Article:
Online voting no quick fix for turnout

Even if technical issues can be solved for all computers and phones, Internet voting doesn't attract more young people

Chief Electoral Officer Keith Archer

VICTORIA – B.C. isn’t ready to consider a wholesale shift to Internet-base voting in either local or provincial elections, according to a new report from Elections B.C.

Chief Electoral Officer Keith Archer released the report Wednesday, warning that even if a host of technical and security issues can be resolved, there is no consistent evidence that voter turnout would be increased.

Archer asked the B.C. government in 2011 for authority to conduct pilot projects for electronic voting. The government appointed him to chair an expert panel last year, and its preliminary findings are not encouraging.

While there are likely benefits for voters with disabilities or in remote locations, the report concludes that governments should not expect either lower costs or greater participation from voter access via computers and mobile devices.

Despite the widespread use of new technology by young people, a survey of other results showed middle-aged and older people more likely to use online voting.

The committee recommends that online voting be considered first as an option for people with access restrictions, such as those who vote by mail. It says universal voting should only be be attempted on a province-wide basis for consistency, security and ability to audit results.

No provincial or federal voting has been conducted online in Canada, but municipalities including Halifax and Markham, Ontario have tried it, as well as some U.S. and European jurisdictions.

Archer said online voting has unique challenges, such as the need to verify a person’s identity and then keep that separate from their voting choice. Another issue is how to verify security of a range of computers, tablets and mobile phones that could be subject to software tampering.

“It’s not like banking online, it’s not like dating online, it’s not like making a purchase online,” he said.

The panel has posted its preliminary report here and is seeking public comments until Dec. 4. It plans to make recommendations to the government on the next steps in February.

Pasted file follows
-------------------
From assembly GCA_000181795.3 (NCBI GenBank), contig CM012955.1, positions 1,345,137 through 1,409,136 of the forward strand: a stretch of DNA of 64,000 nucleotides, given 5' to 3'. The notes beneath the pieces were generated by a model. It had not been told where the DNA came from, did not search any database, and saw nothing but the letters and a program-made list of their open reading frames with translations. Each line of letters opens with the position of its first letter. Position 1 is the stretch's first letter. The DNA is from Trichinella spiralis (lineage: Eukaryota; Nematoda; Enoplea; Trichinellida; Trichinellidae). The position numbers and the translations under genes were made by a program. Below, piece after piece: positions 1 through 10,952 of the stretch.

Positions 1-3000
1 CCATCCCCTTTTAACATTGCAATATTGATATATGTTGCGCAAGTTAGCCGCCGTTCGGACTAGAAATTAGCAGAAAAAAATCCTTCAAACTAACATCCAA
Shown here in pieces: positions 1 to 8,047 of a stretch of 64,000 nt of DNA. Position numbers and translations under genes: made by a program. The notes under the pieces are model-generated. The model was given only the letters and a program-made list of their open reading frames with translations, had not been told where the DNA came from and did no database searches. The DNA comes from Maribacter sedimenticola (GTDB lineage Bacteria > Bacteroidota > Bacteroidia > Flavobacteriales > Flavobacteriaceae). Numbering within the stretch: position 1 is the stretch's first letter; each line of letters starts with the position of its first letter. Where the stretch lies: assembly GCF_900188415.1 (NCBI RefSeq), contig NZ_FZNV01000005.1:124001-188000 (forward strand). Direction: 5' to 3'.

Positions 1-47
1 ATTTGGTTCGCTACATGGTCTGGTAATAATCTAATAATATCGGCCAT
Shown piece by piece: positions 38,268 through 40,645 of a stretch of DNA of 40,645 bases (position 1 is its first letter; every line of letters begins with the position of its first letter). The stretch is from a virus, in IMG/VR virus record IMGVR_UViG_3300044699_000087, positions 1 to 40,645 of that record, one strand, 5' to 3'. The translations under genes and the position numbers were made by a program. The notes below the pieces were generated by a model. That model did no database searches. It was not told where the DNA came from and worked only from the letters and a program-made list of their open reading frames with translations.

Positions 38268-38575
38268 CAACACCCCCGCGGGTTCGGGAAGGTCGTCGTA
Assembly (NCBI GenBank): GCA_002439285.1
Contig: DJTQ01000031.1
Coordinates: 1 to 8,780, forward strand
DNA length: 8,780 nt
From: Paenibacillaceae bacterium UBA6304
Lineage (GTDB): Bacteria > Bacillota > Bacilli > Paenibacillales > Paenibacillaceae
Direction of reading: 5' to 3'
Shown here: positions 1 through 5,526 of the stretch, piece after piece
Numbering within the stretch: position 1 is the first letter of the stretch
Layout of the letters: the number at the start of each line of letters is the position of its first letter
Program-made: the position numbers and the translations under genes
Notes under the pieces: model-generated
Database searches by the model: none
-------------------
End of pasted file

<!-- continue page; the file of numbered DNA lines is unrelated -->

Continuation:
Just Posted

Youth strap on skates in memory of Hugh Twa

On Saturday, November 3, teams from around the Elk Valley and abroad… Continue reading

Gallery: 26 fighters face off in Judgement Night 2

On Saturday November 3, 26 fighters faced off against each other in… Continue reading

B.C. Legions in need of young members to continue aiding veterans into the future

Lest we forget what thousands of men and women did to fight for Canada’s freedoms – but without new membership, many Legion chapters face dwindling numbers

Riders in Sparwood this Friday

Fernie faces off against Grand Forks tonight in Sparwood

Community helps man get back on the trails

101 people raise $8.5k to purchase e-bike for man with ALS

VIDEO: Marvel Comics’ Stan Lee dies

Marvel co-creator was well-known for making cameo appearances in superhero movies

Surging Rangers beat visiting Canucks 2-1

Goalie Lundqvist ties Plante on all-time wins list

VIDEO: Newcomer kids see first Canadian snowfall

Children arrived in Canada with their mother and two siblings last week from Eritrea

Calgary 2026 leader expects close vote in Winter Games plebiscite

Residents to choose in a non-binding vote on Tuesday whether they want city to bid on 2026 Olympics

Feds dropped ball with WWI anniversary tributes: historians

Wrote one historian: ‘Other than the Vimy Ridge celebration … I think they have done a very bad job’

Sides ‘far apart’ in Canada Post talks despite mediation, says union

The lack of a breakthrough means rotating strikes will resume Tuesday

Feds’ appeal of solitary confinement decision in B.C. to be heard

Judge ruled in January that indefinite such confinement is unconstitutional, causes permanent harm

B.C. health care payroll tax approved, takes effect Jan. 1

Employers calculating cost, including property taxes increases

Nunavut urges new plan to deal with too many polar bears

Territory recommends a proposal that contradicts much of conventional scientific thinking

Most Read